Rob Dircks spent 20 years in advertising before writing his debut sci fi novel, Where the Hell Is Tesla? Result: Amazon listed Where the Hell Is Tesla? as its #1 time travel novel a month after it was published. (It’s actually an interdimensional odyssey comedy love story, but we won’t quibble with Amazon.) Audible lists Where the Hell Is Tesla as its #3 bestselling sci fi book behind The Martian and Andromeda Strain. Amazon and Audible review averages are above 4.
Archive | Interviews
interviewed by Carl Slaughter Critters,Preditors & Editors, ReAnimus, Advent, Nyx, SFWA, snap books. Andrew Burt is a busy guy. How is Critters different than/better than Scribophile, SF Novelist, Hatrack River Writer’s Workshop, and other critique workshops? Critters is the first workshop on the web. How did that come about? Critters pre-dates the others you […]
We asked Frank a long time ago if he would be so kind answer a few questions for us. He said he would as soon as he found a little time. Months went by with excuses like I have to wash my hair, and I need to clean my fingernails, or I got to pick up the dog poop in my yard today, on why he couldn’t give us a few minutes. So we popped in for a visit where we threw a burlap bag over his head, hogtied him, threw him in the back of a trunk, and took him to an undisclosed location to a dark room with hot lights glaring in his face.
First person, second person, third person, alternating person, third person subjective, third person objective, third person omniscient, multiple third person, epistolary. Did I miss any?
I’m not even familiar with all the ones you listed! I think in terms of: first person, multiple first, third person, multiple third, second person (rare), omniscient, objective.
Jeff Carlson was a shortlister for the Campbell, a finalist for the Dick, and a first placer for WOTF. He is the author the alien Frozen Sky series and the post-apocalyptic Plague War series. His latest novel is the post-apocalyptic Interrupt. His short stories have appeared in Asimov’s and Strange Horizons. His short story collection is Long Eyes. His stories have been published in 16 languages.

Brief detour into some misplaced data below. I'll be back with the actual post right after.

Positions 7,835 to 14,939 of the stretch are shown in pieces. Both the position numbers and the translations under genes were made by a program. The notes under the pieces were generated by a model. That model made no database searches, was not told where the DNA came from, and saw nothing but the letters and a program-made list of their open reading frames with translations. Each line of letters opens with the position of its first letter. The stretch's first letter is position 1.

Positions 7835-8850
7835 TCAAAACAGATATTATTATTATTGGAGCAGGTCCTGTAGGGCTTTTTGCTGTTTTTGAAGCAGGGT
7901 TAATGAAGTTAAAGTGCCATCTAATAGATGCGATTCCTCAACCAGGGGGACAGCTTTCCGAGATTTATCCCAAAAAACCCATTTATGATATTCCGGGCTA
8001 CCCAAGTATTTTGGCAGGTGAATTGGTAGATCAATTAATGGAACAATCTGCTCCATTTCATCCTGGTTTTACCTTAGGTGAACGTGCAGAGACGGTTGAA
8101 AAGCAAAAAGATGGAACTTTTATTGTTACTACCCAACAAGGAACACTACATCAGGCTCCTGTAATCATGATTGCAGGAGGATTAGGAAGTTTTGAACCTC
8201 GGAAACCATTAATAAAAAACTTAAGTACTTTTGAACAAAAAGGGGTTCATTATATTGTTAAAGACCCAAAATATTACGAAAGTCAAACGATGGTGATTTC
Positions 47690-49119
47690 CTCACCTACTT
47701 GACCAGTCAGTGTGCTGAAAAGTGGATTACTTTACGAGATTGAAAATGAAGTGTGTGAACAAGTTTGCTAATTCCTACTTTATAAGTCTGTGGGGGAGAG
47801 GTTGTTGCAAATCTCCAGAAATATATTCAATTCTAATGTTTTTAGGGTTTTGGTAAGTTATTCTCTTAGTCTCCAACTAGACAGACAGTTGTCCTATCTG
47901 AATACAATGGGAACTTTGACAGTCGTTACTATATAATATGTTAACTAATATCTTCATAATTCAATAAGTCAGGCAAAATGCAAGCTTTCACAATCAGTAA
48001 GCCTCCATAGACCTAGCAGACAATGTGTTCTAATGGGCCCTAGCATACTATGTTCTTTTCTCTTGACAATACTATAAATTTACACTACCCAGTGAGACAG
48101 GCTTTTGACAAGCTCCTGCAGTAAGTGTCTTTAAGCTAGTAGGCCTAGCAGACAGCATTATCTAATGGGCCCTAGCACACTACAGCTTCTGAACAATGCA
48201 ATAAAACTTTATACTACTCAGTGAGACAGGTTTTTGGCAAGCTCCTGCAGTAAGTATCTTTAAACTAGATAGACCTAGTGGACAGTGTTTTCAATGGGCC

Jacey Bedford uses the Milford Method for workshopping/critiquing. She uses Diabolical Plots’ Submissions Grinder for submitting. Her debut novel is 171,000 words, so she apparently doesn’t suffer from writer’s block. She has been participating in workshopping/critiquing 20 years. She is one of the organizers of the Northwrite SF Writers’ Group and the Milford SF Writers Conference. She is represented by Maass agent Amy Boggs, who was also interviewed by Diabolical Plots. She has signed a 3 book contract with DAW and Empire of Dust is out this month.
CARL SLAUGHTER: Let’s start with some business questions, especially about ebooks, the first one being very open ended. How has Baen’s adapted during the ebook revolution and what has been the result? TONI WEISSKOPF: Baen joined the ebook revolution very early on; we published our first ebooks in 1999. Jim Baen (and our webmaster at […]
Betsy Wollheim has an advantage unique in speculative fiction book publishing. She is owner, editor, and publisher of DAW and it is a private company. She recently won her first Hugo for Best Editor. She tells Diabolical Plots what she wants and doesnÃ¢â‚¬â„¢t want from authors.
Eric Laster is a YA author, former ghost writer, and orphan/homeless advocate. Welfy Q. Deederhoth: Meat Purveyor, World Savior is the first of a trilogy.
When an author stops breathing, the stories stop coming, but the presses keep rolling. Ah, but do the checks keeping coming? Enter: Bud Webster of the SFWAÃ¢â‚¬â„¢s Estate Project.